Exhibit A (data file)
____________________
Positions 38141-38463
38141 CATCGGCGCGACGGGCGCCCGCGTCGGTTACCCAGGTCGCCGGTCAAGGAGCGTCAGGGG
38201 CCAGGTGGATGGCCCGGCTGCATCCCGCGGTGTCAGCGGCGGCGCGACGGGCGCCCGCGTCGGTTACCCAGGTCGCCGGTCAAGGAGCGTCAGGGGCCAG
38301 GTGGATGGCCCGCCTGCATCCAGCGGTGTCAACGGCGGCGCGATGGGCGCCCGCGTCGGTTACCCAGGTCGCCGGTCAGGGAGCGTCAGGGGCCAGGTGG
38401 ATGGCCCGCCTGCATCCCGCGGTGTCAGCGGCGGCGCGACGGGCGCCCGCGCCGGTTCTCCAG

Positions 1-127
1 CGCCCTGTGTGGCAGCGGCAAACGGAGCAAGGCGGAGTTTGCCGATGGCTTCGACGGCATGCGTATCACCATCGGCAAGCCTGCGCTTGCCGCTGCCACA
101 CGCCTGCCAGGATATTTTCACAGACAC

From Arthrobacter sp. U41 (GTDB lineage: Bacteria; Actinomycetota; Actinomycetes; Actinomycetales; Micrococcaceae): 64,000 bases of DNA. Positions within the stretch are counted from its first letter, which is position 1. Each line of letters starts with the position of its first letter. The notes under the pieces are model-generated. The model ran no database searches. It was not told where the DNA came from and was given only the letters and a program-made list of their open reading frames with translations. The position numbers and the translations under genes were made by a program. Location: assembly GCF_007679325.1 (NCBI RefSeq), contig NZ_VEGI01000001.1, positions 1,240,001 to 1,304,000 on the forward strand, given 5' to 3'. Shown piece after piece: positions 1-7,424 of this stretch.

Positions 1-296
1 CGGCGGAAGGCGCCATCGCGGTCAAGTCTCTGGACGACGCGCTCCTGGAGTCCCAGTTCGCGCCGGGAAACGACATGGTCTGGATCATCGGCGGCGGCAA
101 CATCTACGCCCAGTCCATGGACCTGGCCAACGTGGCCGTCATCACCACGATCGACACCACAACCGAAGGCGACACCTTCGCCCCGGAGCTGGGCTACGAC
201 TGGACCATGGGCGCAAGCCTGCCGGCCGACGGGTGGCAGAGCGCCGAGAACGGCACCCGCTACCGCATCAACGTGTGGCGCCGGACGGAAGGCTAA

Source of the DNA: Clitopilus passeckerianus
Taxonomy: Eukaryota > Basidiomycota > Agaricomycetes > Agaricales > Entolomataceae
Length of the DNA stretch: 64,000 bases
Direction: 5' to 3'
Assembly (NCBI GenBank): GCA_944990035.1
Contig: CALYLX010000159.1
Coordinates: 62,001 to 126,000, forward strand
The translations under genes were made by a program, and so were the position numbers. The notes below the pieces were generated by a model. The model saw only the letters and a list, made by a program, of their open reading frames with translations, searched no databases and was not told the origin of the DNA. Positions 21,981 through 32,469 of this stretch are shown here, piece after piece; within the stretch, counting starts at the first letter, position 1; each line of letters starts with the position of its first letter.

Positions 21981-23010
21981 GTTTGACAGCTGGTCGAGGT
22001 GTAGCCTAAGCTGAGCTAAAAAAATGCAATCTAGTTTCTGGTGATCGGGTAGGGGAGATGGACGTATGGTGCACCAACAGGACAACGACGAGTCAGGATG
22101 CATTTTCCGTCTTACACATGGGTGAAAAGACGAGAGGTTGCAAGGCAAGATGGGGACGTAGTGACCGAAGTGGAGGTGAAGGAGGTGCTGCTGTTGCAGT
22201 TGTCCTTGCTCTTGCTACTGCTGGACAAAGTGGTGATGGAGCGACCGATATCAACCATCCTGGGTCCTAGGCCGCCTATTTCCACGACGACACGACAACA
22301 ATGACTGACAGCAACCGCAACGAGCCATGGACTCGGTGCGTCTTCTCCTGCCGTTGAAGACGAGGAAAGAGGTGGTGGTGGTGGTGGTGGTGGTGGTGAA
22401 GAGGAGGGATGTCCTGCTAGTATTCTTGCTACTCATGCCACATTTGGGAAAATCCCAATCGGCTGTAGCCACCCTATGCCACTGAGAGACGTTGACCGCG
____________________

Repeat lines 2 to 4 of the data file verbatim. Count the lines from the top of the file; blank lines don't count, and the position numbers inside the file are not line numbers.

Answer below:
38141 CATCGGCGCGACGGGCGCCCGCGTCGGTTACCCAGGTCGCCGGTCAAGGAGCGTCAGGGG
38201 CCAGGTGGATGGCCCGGCTGCATCCCGCGGTGTCAGCGGCGGCGCGACGGGCGCCCGCGTCGGTTACCCAGGTCGCCGGTCAAGGAGCGTCAGGGGCCAG
38301 GTGGATGGCCCGCCTGCATCCAGCGGTGTCAACGGCGGCGCGATGGGCGCCCGCGTCGGTTACCCAGGTCGCCGGTCAGGGAGCGTCAGGGGCCAGGTGG